The 2014 rookie running back class is a bit lacking this year. There are no Adrian Peterson talents, heck there aren’t even any Eddie Lacy type backs. That is not to say that there isn’t a few talented ball carriers, but I have my doubts that any of these runners will get 230+ touches in the foreseeable future. Does that make them less important, perhaps as the draft is rich with receiver talent, a few good tight ends, some outstanding defenders, and some encouraging quarterback prospects? Let’s take a look at my top seven 2014 rookie running backs, but keep in mind I will evaluate their talents more completely in individual player reports.
1. Carlos Hyde, Ohio State
This senior runner is the most physical, big back in his class. Not only does he have the size and power to run over and through opposing defenses, but Hyde catches the ball well. This back can play in a west coast type offense, or a power running scheme. He has a good nose for the end zone too. It was discouraging to see him come up lame at the Combine running his 40 yard dash, but I believe he is the only back in his class that could become a workhorse back. Reports have come out stating that he ran 4.5s in private NFL team workouts.
2. Bishop Sankey, Washington
Sankey is not the biggest, strongest, or fastest back in his class. No, this back is not spectacular in any way, but he can do everything. If a team needs a goal line back, he is your man. If you need a solid pass blocker, count on him. Heck if you need, three yards for the first down, give the ball to Sankey.
3. Jeremy Hill, LSU
The big back runs with a lot of power and explosion while moving well between the tackles. He has some off-field issues and doesn’t have great vision down the field. Hill has the athletic ability to become a major dynasty asset (hurdles, jump cuts, or spins out of danger at 6’ 0” 233 lbs.) but could flame out just as easy. The runner also has a bit of an Earl Campbell sort of swagger to his game.
4. Lache Seastrunk, Baylor
He might be the most explosive, exciting back coming out this year. This back is downright scary in open space as he can out juke, out spin, or out run almost anyone on the field. That’s the trick, if the defense makes sure the runner never finds open space, he can be contained. Baylor did not feature him in the passing game, so his pass blocking and receiving skills are not battle tested. He could be a home-run threat or a change of pace back, that all depends on where he lands.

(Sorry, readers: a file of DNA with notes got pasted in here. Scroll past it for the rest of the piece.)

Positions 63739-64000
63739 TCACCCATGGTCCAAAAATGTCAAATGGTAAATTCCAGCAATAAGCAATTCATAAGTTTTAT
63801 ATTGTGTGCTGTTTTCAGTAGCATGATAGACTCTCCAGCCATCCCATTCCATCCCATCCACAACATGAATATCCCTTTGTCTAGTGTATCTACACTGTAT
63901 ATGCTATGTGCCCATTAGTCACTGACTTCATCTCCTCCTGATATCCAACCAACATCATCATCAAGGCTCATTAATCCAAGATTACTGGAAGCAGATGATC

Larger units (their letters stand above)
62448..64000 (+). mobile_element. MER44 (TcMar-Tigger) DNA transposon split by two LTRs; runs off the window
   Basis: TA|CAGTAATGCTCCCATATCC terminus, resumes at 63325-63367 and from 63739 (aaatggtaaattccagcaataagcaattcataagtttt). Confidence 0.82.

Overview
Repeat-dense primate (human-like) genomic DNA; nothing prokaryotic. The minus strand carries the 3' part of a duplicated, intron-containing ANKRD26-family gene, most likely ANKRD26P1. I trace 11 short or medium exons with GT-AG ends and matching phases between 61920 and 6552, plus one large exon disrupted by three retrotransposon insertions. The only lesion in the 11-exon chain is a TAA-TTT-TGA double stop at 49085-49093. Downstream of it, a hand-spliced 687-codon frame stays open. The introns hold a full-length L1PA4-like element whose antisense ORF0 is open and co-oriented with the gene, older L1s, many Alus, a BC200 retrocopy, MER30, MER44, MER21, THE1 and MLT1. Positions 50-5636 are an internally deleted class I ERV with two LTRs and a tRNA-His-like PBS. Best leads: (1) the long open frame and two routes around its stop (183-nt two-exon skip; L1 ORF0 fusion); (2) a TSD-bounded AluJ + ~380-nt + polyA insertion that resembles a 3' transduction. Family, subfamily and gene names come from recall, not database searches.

5. Charles Sims, West Virginia
This back has the best hands in his class and is also the best blocker of his class in both the passing and running games. His skill set does not make him the best inside runner, but he can usually make the first man miss. He can line up as an outside or slot receiver in a pinch. I like to think of Sims as a poor man’s Matt Forte aka more of a slasher than an inside runner.
6. Devonta Freeman, Florida State
The versatile back is a smaller version of Sims, but may have a little more wiggle. He wasn’t used much in college (never saw more than 200 touches), but he runs with enough power and leverage to be a good west coast running back. Freeman runs like a much bigger back and does not shy away from contact. I think he will get drafted as an afterthought by an NFL team and become the starter by the year’s end.
7. Terence West, Towson
This runner saw a lot of carries playing for a small college. He runs with a lot of power and uses his pad level to inflict pain on the defense. West has good patience and vision that he uses with his quick feet to get to the hole quickly. He won’t create much himself, but he will take what the defense creates for him. Dependable as the day is long, but is not very flashy. He hasn’t played against great competition and has a lot of carries, so much of his fate will rest on with which team drafts him.
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